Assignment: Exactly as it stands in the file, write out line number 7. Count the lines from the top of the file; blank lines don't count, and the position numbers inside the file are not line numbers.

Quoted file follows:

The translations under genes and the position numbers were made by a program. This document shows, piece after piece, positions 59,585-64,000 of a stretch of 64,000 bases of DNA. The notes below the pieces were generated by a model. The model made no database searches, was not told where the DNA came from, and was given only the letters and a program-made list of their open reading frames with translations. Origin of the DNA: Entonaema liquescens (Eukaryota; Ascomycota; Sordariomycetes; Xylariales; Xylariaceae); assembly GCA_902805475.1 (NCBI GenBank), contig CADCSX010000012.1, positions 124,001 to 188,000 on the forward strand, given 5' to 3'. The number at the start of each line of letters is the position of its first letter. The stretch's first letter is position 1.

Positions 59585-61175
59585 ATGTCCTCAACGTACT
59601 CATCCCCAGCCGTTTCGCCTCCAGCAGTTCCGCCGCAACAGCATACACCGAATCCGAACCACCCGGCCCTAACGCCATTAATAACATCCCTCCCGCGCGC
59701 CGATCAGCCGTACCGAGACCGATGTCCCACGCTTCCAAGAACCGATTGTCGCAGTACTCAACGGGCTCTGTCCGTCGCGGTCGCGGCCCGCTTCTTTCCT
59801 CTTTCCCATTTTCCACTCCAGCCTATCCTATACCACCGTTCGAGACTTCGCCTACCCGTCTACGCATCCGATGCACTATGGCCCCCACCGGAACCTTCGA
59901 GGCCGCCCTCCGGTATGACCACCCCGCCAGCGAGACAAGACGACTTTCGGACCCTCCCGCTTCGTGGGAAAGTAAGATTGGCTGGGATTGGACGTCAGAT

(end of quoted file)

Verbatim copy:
59901 GGCCGCCCTCCGGTATGACCACCCCGCCAGCGAGACAAGACGACTTTCGGACCCTCCCGCTTCGTGGGAAAGTAAGATTGGCTGGGATTGGACGTCAGAT